Friday PhotoEssay

It is fun watching a lot of the flowers and other plants recover and look great now that the worst of the heat is gone. The fall plantings are also growing by leaps and bounds!

This ‘Hawaiian Blue Eyes’ Evolvulus is not a flower that I was familiar with, but it has generally looked good all summer. It is really looking spectacular right now. It is also a very pure blue color, which isn’t always that easy to find in the flower world.

I don’t know if it is the residual herbicide effects, the heat, spider mites, or a combination of all of the above, but the few tomatoes we are starting to get off our plants are pretty much the UGLIEST tomatoes I’ve ever seen. They don’t even look appetizing.

The swallowtail caterpillars are kind of experiencing feast-or-famine in the garden this year. For the past 2-3 years, we’ve had a huge clump of fennel in the herb area of the garden that has partially re-grown from the roots every year and partially reseeded. With the renovation, that is completely gone, so the few caterpillars I’ve seen have been taking turns on the little fennel and dill plants and the parsley plants. There just isn’t very much for them to eat this year in our garden!

We did harvest a whole bunch of the flower stalks from the Red Aztec Spinach. It is kind of funny how your perspective makes a difference. I have been thinking about it as primarily a vegetable and anxiously waiting for it to reach the right stage to harvest. At the same time, my coworkers and some of the Master Gardeners still associate it as a weed, since it looks a lot like Lambsquarter. They were getting really anxious that it was getting close to flowering and going to seed, resulting in tons of seedlings next year in this area. (Which is probably going to happen anyway.) I’m sure that in its native situation in Mexico, that reseeding habit is considered a great value for the plant and those growing it. It is just interesting how your perspective changes the way you deal with a plant!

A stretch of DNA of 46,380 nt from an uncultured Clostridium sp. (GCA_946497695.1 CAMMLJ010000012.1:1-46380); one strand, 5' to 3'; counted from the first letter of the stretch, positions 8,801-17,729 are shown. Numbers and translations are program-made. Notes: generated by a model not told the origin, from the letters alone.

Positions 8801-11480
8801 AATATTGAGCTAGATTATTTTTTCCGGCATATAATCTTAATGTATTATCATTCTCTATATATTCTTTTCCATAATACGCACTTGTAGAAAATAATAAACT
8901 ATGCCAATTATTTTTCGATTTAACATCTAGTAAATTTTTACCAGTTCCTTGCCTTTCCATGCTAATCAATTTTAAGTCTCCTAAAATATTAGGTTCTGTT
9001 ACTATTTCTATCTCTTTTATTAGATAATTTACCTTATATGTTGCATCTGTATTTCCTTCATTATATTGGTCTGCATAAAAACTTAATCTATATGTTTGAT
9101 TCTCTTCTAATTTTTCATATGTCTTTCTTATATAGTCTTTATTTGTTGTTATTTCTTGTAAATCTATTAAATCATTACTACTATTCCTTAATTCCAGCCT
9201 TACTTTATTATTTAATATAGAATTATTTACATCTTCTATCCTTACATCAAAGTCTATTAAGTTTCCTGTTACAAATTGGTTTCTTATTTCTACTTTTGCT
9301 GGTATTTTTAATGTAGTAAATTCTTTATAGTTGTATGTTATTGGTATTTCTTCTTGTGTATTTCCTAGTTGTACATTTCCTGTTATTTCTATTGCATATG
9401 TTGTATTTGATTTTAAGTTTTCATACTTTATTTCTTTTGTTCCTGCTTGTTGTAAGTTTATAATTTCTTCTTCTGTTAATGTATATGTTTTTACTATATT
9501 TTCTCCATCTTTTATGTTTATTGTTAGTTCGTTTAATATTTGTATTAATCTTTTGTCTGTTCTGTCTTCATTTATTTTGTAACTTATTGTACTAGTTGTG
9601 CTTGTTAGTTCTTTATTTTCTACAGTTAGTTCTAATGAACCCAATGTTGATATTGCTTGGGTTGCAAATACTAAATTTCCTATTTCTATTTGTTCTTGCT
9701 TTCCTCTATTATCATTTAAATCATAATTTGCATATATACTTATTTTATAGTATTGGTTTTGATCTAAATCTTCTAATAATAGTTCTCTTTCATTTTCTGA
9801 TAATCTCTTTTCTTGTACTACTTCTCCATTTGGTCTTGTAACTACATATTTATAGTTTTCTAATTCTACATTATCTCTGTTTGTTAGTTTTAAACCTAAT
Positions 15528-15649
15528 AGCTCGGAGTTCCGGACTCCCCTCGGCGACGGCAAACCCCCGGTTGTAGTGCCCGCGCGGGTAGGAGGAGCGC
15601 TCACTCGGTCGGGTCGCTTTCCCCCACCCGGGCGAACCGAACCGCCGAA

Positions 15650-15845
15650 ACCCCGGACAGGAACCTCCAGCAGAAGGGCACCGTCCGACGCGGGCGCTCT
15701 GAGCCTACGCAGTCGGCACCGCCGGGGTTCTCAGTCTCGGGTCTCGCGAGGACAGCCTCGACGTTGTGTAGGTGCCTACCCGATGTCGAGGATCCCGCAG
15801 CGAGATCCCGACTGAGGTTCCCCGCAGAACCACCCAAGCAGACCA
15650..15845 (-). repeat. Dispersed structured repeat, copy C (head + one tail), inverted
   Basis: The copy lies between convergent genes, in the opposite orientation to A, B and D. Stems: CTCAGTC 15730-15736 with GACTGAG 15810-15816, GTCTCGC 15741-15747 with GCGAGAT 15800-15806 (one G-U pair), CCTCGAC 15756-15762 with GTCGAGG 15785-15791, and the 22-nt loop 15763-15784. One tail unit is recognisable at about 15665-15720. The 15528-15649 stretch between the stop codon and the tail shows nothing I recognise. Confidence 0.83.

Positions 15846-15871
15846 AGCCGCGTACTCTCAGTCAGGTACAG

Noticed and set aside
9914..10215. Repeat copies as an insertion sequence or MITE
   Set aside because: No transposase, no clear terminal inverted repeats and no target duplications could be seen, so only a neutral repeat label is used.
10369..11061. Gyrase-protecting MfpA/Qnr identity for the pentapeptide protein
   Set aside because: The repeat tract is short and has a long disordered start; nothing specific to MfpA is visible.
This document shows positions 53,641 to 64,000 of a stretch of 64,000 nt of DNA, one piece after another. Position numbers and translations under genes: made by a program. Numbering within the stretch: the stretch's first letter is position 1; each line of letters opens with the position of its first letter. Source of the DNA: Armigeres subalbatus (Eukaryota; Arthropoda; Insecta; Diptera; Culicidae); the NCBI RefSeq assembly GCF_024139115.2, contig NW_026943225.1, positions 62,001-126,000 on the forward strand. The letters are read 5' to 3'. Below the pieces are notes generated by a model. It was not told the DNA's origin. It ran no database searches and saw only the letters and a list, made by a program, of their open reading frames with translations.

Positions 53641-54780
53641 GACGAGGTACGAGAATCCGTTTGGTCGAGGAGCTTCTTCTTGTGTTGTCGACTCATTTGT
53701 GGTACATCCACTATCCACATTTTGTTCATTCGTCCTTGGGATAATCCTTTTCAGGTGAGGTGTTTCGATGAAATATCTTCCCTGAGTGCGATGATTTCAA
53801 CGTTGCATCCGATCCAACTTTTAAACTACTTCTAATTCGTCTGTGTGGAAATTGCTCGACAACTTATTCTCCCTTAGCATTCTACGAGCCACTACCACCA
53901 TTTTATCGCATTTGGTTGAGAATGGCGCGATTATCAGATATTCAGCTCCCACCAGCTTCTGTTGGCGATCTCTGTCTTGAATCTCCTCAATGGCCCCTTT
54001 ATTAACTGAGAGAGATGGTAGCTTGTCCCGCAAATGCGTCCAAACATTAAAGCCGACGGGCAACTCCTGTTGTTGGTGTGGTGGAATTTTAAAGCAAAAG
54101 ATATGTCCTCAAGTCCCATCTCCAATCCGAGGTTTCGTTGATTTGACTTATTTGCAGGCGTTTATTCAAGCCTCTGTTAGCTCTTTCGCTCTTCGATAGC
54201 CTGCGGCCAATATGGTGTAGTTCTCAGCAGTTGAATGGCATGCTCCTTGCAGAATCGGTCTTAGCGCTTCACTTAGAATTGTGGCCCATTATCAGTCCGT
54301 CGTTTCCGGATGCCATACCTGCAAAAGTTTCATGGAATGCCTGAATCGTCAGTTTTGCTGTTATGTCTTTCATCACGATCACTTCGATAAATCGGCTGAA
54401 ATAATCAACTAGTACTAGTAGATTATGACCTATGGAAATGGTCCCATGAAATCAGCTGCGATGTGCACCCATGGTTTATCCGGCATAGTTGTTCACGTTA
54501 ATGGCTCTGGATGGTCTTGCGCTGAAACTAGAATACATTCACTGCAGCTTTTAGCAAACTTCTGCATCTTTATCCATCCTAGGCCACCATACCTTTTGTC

The Thunbergia (Black-eyed Susan vine) has finally started blooming. Last time we planted it, it also waited until late summer/early fall to start blooming. Yet, I’ve seen it blooming earlier in other places. I wonder if it has some sensitivity to day length to initiate blooming? If so, can it be treated in a greenhouse so that it will bloom all summer?

We successfully babied the lettuce transplants through the initial transplanting and then the heat over the weekend! Almost all of them are looking great now, and have at least doubled in size, if not more. This is the ‘Panisse’ green oakleaf lettuce.

Have a great weekend!

About Rebecca

I'm a Horticulture Educator with Sedgwick County Extension, a branch of K-State Research and Extension, located in Wichita, KS. I teach about fruits, vegetables, and herbs.

Posted on September 7, 2012, in PhotoEssays and tagged , , , . Bookmark the permalink. Leave a comment.

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